Did the Grinch Steal the Holiday Shopping Season?

Despite some reports suggesting holiday sales will be the worst since 2008, Matthew Shay, president of the National Retail Federation, told CNBC he's still predicting a 4.1 percent increase.

"We're still pretty optimistic it's going to be a solid year," Shay said Wednesday on "Squawk on the Street." "We're still going to have year-over-year growth" of 4.1 percent. But that is down from 5.6 percent growth last year.

The MasterCard Advisors SpendingPulse, which tracks holiday spending, said Tuesday that sales in the two months before Christmas increased 0.7 percent, compared to last year. Many analysts had expected holiday sales to grow 3 to 4 percent.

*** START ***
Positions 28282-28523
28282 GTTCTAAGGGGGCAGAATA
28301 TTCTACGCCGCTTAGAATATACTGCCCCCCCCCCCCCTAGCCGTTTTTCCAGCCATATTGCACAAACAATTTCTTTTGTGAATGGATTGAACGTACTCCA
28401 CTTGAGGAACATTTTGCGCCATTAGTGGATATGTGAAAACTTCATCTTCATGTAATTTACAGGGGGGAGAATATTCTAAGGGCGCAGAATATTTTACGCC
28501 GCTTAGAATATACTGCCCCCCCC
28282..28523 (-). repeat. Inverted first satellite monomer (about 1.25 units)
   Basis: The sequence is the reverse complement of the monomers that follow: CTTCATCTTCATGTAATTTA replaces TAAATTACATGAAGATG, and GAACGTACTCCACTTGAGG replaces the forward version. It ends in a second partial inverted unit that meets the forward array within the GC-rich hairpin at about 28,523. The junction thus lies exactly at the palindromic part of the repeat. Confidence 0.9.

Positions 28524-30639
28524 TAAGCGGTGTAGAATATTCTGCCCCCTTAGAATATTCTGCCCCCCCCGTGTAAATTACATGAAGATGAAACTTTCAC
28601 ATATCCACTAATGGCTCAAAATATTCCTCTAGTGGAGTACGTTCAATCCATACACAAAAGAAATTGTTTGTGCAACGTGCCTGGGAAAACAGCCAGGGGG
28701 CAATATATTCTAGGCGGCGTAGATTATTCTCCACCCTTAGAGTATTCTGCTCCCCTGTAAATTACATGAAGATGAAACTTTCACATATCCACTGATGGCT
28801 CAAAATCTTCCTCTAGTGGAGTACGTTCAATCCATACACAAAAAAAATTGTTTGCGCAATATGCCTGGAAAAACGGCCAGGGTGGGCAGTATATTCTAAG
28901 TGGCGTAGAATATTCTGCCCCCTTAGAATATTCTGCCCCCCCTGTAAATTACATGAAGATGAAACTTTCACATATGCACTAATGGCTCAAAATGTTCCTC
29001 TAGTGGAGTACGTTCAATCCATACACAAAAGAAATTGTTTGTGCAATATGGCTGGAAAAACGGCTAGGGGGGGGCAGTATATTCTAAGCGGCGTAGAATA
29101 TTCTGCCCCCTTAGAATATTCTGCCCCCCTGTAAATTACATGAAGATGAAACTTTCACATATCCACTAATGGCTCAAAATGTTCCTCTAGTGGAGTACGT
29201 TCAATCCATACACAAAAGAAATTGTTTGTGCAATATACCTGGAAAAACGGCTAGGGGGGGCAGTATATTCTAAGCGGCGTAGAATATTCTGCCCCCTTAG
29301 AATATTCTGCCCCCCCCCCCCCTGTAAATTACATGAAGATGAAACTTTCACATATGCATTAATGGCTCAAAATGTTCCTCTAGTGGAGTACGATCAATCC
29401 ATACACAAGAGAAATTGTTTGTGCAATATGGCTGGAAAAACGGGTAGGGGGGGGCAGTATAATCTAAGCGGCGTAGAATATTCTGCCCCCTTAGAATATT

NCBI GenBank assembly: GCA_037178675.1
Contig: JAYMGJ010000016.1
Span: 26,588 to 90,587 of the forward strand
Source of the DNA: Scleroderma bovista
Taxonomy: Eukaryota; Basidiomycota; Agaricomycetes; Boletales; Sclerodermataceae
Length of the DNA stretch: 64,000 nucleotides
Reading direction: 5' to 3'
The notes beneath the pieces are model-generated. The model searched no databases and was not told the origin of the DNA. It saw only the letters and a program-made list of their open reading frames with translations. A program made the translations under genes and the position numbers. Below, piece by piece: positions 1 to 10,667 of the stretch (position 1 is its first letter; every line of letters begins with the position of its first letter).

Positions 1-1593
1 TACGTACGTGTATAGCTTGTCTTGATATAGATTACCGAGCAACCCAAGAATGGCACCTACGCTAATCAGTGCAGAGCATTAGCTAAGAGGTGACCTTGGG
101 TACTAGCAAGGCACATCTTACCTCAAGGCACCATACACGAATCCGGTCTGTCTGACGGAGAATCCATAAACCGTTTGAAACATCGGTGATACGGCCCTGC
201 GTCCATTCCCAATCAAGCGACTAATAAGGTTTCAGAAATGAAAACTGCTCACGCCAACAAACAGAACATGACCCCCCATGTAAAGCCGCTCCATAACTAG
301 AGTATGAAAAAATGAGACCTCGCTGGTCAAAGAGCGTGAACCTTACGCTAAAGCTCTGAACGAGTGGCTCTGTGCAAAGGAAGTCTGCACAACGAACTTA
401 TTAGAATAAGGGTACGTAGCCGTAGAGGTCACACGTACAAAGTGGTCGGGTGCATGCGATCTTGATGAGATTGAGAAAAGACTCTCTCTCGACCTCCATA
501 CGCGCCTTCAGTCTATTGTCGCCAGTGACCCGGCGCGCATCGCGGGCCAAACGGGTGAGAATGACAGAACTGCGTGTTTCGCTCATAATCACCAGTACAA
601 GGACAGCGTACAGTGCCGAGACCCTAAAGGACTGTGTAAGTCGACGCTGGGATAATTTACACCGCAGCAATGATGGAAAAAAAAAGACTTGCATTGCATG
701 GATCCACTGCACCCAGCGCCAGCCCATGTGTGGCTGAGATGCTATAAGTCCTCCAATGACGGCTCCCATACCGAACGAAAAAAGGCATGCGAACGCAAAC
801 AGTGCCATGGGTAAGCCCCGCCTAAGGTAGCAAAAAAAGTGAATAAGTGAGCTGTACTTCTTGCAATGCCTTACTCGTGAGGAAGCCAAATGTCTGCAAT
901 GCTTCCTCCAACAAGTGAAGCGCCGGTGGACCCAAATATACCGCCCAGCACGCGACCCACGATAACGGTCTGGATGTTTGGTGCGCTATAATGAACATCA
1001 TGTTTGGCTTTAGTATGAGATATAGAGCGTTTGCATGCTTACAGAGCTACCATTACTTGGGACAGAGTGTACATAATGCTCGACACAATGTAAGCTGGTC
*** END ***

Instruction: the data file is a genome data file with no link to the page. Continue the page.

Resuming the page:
Shay said the last time the numbers were as low as the SpendingPulse data is suggesting was 2008 during the financial crisis. The NRF executive doesn't expect to see numbers like that again this year. He also said that the MasterCard survey is limited and doesn't cover online sales.

The last week of the year could be critical for retailers. Shay said the holiday season started off strongly and if it ends well, sales growth will end up in the 3.5 percent to 4 percent range, especially with the push from online sales.

Gift cards could also give retailers a boost as many consumers who use a gift card often spend more than the face value of the card, Shay noted.

(Read More: Boldest Predictions 2013)

Despite the continued optimism, Shay acknowledged that consumer confidence had weakened heading into the holidays following super storm Sandy and the ongoing debate about the "fiscal cliff" of tax hikes and spending cuts that could go into effect early next year.

"We've been saying from the beginning this is a cautious and careful consumer, and it wouldn't take much to knock us off this nice progression," of consumer spending, Shay said.

-By CNBC's Justin Menza

Questions? Comments? Email us at consumernation@cnbc.com.